You write a lot about guys running to (or returning to) small towns who end up confronting their pasts. You seem to have a real affinity with small towns, and the warm, and sometimes claustrophobic, way that they operate. Are you a small town girl yourself, or a sophisticated city dweller at heart? And if money were no object, where would you most like to live in the world?

I grew up in a mid-sized city, and then spent quite a while in Montreal and then Vancouver. I lived right downtown both places. I like cities, but when I moved to the country, I felt like I was coming home. Now when I go back to the city I just want to punch everyone in the face. Especially in traffic. They need to get out of the way. I’m trying to drive, here! So I guess I’m destined to either stay in the country or end up in jail. I chose the country!

In terms of where I’d live if money was no object? Every year right about this time I go through a phase of winter-hatred. It just seems insane that the world is going to be frozen solid for the for the next five months and we’re all just going to try to go about our daily lives as if we don’t even notice that we’re living in some sort of arctic wasteland. But then that goes away, and I start appreciating the snow. There’s something really special about the crunch of really cold snow under your boots on a windless day, or bundling up and lying back in the snow and looking up at the sky, and everything’s muffled and distant…

Yeah, I’d probably want to live somewhere with snow. Which means I might as well stay right where I am. I think I’d spend my money on staff rather than exotic locales. I’m very lazy and would love to have people looking after me!

Me too! Anywhere in the world as long as I didn't have to do my own housework would be nice! 

Here’s my most unfair question of all: of all the characters you have written, who is your favourite?

I’ve got a soft spot for Dan from Dark Horse, for sure. But I’m almost maternal towards him. I want to be sure he’s safe and happy, but I don’t want to actually… put up with his shit. I think I’d get along better with Jeff from Dark Horse. Or maybe Adam Challoner from the Against the Odds series. They’re both older and a bit wiser. They wouldn’t need as much looking after as some of my younger characters would!

And if the Zombie Apocalypse was coming (and let’s never assume it isn’t), which of your characters would you want by your side? And who would only slow you down?

Hee! I answered a similar question for a different blog, and I’m just as tickled now as I was for them.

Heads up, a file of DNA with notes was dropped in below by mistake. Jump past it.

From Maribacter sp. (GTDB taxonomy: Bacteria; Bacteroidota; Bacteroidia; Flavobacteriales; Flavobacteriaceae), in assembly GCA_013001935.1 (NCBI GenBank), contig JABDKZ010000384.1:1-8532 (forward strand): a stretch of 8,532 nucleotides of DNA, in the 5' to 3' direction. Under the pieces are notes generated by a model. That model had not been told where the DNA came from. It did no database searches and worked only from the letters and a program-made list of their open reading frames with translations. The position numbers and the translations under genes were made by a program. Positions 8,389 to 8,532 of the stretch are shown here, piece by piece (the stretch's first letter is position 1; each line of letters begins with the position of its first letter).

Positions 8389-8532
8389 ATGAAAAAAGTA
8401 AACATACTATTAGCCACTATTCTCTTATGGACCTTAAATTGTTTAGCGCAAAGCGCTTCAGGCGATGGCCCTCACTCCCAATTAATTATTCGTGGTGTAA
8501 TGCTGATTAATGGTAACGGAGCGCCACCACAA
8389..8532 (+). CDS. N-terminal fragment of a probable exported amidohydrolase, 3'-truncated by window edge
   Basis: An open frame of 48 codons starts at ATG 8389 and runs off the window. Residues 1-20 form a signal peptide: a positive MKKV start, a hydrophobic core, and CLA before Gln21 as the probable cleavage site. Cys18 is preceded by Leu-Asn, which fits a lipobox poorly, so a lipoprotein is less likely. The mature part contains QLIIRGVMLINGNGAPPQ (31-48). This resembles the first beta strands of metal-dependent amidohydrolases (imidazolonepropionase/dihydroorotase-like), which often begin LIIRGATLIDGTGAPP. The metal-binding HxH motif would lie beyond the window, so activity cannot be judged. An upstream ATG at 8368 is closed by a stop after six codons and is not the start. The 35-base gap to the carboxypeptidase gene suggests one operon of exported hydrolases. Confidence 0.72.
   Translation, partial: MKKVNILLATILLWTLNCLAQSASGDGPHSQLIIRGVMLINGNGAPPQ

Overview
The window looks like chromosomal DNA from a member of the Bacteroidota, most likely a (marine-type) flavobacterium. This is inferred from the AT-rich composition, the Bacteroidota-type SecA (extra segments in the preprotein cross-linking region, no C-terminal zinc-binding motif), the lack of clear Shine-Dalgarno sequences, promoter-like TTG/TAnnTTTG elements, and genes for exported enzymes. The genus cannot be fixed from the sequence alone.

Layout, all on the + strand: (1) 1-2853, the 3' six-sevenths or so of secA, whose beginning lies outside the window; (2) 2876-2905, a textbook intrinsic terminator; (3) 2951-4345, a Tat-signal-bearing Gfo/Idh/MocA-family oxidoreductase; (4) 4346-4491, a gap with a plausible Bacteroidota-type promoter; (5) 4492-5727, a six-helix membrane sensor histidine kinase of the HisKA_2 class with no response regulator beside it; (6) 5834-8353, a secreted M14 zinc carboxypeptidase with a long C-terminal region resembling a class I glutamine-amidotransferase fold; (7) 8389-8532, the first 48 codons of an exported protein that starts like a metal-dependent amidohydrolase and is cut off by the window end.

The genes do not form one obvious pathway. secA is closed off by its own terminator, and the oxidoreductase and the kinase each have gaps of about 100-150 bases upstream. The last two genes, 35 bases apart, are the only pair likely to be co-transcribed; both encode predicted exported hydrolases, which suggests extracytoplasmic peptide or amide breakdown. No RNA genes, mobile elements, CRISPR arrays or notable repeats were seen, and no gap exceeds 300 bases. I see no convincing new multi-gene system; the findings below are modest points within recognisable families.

I have one character who’s an actual super-hero (Toby from The Shift) so if I’m allowed to have him, I want him! Other than him, his partner Cash would be good. Cash has spent his life hunting monsters, so he’d be good with zombies. Joe Sutton from The Fall would be good… he’s a rancher, and generally useful. Ooh, maybe Jack from More than Chemistry – he pretends to be a businessman, but really he’s a science nerd, and that could be useful. And Remy from the Against the Odds series is a total survivor, so maybe I’d bring him and hope he managed to drag me along with him.

Who’d slow me down? Mackenzie from The Fall, probably. He gets better over the course of the book, but even by the end he’s not entirely useful. I think most of the rest of my guys would be pretty good zombie-hunters.

And here’s where you get to tell us all about The Fall and Riding Tall:  

Yay! The Fall is the first book in a two book series. It was meant to be only one book but I realized that I had a lot to say, so… two books! There’s a definite Happy For Now at the end of the first, though, so it’s not imperative that you read the second book in order to get closure.

The Fall is out on 16 December. You can pre-order it from Dreamspinner

Every relationship leaves something behind. Dumped by his sugar daddy, part-time model Scott Mackenzie somehow ends up owning an abandoned church in rural Ontario. He dreams of using it for gay weddings, even if he’ll never have one of his own. 

Joe Sutton is trying to keep his family together after his parents’ deaths. Between the family ranch, his brother’s construction company, and commitments around town, he doesn’t have time for a relationship. But Mackenzie is hard to ignore. 

As both men fight their growing attraction, challenges to Mackenzie’s business threaten their relationship. If he can’t make it work, he’ll have to crawl back to the city in defeat. But the only solution involves risking the ranch Joe loves, and each man has to decide how much he’ll sacrifice for the other.

And Riding Tall comes out in February 2014.